- Tertiary institutions include, the University of Namibia, the Namibia University of Science and Technology (NUST), two agricultural colleges, several teachers colleges as well as several private colleges of education.
Quality of Life
- Peace, stability and good governance.
- First world road, rail and air infrastructure.
- Excellent telecommunications network.
- Stable labour environment.
- Fast, efficient and transparent bureaucracy.
- The doctor/patient ratio is one doctor per 1:2954.
- Qualifications of medical practitioners is on par with international Standards.
- All major towns have state run hospitals.
- International SOS provides emergency evacuation services.
- Noordoewer, B1 on route to South Africa, open 24 hours.
- Ariamsvlei, B3 on route to South Africa, open 24 hours.
- Buitepos, B6 on route to Botswana, open 06h00 to 23h00.
- Wanela, B8 on route to Zambia, open 06h00 to 18h00.
- Ngoma, B8 on route to Botswana, open 08h00 to 18h00.
- Mata Mata, C15 on route to Botswana, open 08h30 to 15h30.
- Sendelings drift, across the Orange River to South Africa, open 08h00 to 17h00.
- Hosea Kutako International Airport situated 40 km east of Windhoek.
- Eros Airport located within Windhoek.
- Walvis Bay Airport
- Ondangwa Airport
- International car rental companies such as Avis, Budget, Imperial and others have offices in all the major towns.
- Privately owned taxi’s and radio taxi’s are readily available in all the major towns.
- Superb national road network that stretches for about 42000 km.
- Superb narrow-gauge track that stretches for about 2500 km connecting South Africa in the south and Angola in the north.
- Direct air links to major regional cities such as Johannesburg, Cape Town, Luanda, Gaborone, Lusaka and Harare.
- Regular international flights between Windhoek an Frankfurt and Windhoek and London.
- Namibia Airports Company is responsible for the development, management and maintenance of all airport infrastructure.
- Private charter flights are available.
- Two ports situated in Walvis Bay and Luderitz.
- The Namibia Ports Company is responsible for the development, management and maintenance of all port infrastructure.
- Walvis Bay port is 12.5 m deep and can accommodate 350 ton container vessels.
- With a new cargo container quay, the Luderitz port can accommodate vessels that are 150m in length.
- Digital telecommunications network across the country which is developed, managed and maintained by the national telecommunications utility, Telecom Namibia.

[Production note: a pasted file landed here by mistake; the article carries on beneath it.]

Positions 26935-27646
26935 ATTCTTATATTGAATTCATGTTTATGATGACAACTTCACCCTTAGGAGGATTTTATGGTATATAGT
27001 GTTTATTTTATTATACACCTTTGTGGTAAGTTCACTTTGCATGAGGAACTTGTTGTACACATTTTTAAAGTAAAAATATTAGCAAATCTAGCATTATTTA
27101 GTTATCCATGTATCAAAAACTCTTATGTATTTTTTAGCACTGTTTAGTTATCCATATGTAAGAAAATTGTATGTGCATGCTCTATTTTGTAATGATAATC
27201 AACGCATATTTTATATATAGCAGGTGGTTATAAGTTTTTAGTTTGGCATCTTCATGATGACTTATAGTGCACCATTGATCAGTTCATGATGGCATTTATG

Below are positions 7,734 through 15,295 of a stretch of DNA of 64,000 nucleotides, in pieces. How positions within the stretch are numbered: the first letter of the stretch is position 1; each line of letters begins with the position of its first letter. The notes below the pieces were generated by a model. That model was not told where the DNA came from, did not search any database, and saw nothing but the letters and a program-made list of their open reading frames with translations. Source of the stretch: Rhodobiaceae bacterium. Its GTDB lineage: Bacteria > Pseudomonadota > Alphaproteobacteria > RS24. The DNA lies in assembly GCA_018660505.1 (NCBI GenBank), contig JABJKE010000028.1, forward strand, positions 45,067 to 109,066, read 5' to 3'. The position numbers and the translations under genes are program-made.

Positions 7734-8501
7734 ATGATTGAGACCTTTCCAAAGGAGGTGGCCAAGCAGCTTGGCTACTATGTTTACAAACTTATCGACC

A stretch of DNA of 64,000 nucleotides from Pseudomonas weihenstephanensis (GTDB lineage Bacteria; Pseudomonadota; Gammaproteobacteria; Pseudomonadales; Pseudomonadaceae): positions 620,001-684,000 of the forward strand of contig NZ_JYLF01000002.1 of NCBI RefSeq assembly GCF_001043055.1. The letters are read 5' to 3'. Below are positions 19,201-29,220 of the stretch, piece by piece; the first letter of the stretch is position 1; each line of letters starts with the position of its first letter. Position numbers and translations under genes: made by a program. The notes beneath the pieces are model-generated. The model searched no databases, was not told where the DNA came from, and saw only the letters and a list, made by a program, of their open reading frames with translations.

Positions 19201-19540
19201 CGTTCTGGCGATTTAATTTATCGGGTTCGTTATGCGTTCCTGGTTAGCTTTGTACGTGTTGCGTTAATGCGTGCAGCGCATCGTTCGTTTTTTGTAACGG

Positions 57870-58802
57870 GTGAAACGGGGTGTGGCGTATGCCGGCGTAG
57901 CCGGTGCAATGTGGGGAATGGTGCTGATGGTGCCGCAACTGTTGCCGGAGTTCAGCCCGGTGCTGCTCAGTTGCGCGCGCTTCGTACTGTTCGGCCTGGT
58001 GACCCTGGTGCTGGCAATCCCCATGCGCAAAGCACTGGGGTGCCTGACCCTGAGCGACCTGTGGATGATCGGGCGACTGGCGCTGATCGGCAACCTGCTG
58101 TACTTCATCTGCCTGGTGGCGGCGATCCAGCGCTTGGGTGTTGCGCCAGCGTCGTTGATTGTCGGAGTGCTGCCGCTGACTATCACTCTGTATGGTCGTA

- Two Cellular network provider, MTC and TN Mobile provides coverage in most towns and along all the major routes.
- Postal services are operated by Namibia Post Ltd, a parastatal entrusted with the management of the 141 post offices and 117, 806 registered mailboxes across the country.
- Nampost is affiliated to the Universal Postal Union and also provides courier services to all major towns in Namibia.
- International courier service providers such as DHL, Fed Ex etc. are also available.
- Nampower, the national power utility is responsible for the generation and supply of electricity.
- Regional Electricity Distributors (REDs) were created to assist Nampower with the distribution of electricity at regional level.
- Currently functioning REDs include CENORED, NORED and ErongoRED.
- Main sources of power are, the Van Eck Power Station (120 MW), Ruacana Hydroelectric Plant (240 MW), Walvis Bay Paratus Power Station (24 MW) and ESKOM South Africa (200 MW).
- AGOA Duty and quota-free access to the US market for over 7,000 products under the Africa Growth and Opportunity Act.
- Cotonou Agreement Duty-free access to the European Union for a wide range of manufactured goods and agricultural products
- SADC As one of 14 member states of the Southern African Development Community, Namibia has preferential trade links to more than 190 million+ inhabitants of the sub-region.
- SACU The Southern Africa Customs Union is the oldest such trade arrangement in the world. Membership affords duty and quota-free access to markets in Botswana, Lesotho, South Africa and Swaziland.